Marcy discovered her interest in Indian traditions in the course, “Asian Search For Self,” at the University of Rochester. Before wandering into that memorable class taught by Dr. Douglas Brooks, she had been studying neuroscience and psychology. But his class opened the door to more compelling ways of studying consciousness. Two years later, while listening to a captivating sitar concert by Dr. Mark Dyczkowski, she decided in an inspired moment of clarity to continue learning about Indian traditions in graduate school.
At the University of California, Santa Barbara, Marcy was immediately riveted by Sanskrit. Her meticulous notebooks with thorough grammatical analyses and translations confounded her friends, but she relished every detail of the mellifluous language. Mrs. Nandini Iyer, M.A. introduced her to the world of grammar. She then took advanced classes on the Bhagavadgītā and Yoga Sūtra with Dr. Gerald Larson who really launched her love for the language. Participating in Muktabodha Indological Research Institute’s Sanskrit Seminars co-taught by Dr. Douglas Brooks and Dr. Paul Muller-Ortega refined her translation skills. A grant from Muktabodha supported her study of Kashmir Śaiva traditions in India with the late Dr. B.N. Pandit, Emeritus Professor of Sanskrit and Philosophy at Himachal Pradesh University, and Dr. Debabrata Sensharma, Emeritus Professor of Sanskrit at Kurukshetra University.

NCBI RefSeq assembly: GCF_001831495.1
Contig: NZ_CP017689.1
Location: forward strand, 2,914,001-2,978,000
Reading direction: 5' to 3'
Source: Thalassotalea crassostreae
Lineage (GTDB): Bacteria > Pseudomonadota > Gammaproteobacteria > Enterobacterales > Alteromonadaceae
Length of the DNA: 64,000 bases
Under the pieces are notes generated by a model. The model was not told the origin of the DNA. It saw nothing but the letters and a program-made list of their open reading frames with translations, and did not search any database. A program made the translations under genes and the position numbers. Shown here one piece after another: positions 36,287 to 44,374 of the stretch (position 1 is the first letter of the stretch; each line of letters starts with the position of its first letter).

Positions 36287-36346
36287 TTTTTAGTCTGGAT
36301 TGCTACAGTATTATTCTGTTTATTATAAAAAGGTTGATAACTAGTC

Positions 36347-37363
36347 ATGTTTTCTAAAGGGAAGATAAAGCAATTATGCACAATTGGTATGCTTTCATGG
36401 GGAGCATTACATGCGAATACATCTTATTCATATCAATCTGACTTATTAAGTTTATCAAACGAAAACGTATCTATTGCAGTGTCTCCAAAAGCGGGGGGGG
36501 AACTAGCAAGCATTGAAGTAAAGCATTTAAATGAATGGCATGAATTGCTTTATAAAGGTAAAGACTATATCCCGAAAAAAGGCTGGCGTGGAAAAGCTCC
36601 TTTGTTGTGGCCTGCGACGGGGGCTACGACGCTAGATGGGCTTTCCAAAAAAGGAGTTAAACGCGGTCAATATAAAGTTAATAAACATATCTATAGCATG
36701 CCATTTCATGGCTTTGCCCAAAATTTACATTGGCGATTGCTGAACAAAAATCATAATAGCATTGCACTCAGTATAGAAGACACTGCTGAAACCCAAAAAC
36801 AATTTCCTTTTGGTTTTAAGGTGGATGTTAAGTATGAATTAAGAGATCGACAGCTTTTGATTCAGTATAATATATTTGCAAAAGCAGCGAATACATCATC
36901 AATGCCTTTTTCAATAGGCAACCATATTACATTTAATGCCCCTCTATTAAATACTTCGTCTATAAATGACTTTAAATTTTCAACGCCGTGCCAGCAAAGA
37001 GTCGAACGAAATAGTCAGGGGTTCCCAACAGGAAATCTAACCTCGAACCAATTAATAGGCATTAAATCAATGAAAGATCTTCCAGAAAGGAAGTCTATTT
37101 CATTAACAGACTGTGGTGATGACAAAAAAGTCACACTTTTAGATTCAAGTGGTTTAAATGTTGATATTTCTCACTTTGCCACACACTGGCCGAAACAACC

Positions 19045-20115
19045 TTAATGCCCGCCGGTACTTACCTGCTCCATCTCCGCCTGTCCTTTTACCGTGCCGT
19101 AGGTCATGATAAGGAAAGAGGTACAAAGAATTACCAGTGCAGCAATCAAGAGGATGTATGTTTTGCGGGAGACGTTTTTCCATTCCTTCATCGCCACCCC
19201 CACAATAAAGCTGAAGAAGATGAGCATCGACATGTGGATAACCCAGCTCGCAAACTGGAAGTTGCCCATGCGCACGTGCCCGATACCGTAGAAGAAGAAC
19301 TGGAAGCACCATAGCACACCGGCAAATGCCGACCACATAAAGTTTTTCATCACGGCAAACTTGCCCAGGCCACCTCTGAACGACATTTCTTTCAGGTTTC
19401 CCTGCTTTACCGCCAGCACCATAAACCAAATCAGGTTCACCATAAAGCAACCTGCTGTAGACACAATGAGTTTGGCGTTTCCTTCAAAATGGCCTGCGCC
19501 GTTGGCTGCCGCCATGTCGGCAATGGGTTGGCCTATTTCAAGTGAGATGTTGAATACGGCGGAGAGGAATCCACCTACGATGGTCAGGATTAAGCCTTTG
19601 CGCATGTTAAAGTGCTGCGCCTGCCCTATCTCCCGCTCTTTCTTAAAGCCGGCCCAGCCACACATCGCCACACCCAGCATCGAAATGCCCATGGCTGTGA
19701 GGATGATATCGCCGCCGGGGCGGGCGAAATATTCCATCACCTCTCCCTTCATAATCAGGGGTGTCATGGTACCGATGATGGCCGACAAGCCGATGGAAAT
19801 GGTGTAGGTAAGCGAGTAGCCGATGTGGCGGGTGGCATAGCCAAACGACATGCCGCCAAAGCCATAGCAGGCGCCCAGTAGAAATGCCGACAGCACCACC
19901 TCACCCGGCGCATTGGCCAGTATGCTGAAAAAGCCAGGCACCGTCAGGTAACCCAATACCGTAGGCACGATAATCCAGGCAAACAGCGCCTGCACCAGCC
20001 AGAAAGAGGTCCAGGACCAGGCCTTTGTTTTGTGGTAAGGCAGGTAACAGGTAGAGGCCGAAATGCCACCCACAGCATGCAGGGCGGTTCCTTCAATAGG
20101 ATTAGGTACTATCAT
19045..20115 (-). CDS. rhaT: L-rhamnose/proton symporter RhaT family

Dr. David White supervised Marcy’s doctoral dissertation for which she was awarded The Professor Gerald J. Larson Dissertation Award. Her project was an historical study of a set of ideas in Āyurvedic and Hindu Tantric texts: 1) Āyurvedic texts mention types of unmāda (“madness” — verbal root /mad, prefix ut) that are pathologized, whereas later Hindu Tantric texts describe desirable experiences of bhaktyunmāda (“madness of devotion” — verbal root /mad, prefix ut + bhakti); 2) Āyurvedic texts mention samāviśant (“possessing” – present active participle, verbal root /viś, prefixes sam + ā) divinities that cause seemingly desirable symptoms that should be eradicated. Later Hindu Tantric texts describe the pinnacle of meditation as samāveśa (“co-penetration, entrance into Consciousness” — abstract noun, verbal root /viś, prefixes sam + ā).
Picking apart Sanskrit words (vyākaraṇa, the word for “grammar,” literally “to take apart”) to discover deeper meanings is fascinating and fun. For instance, did you know that the verbal root of ‘āsana’ means ‘to sit, rest, be present, celebrate’?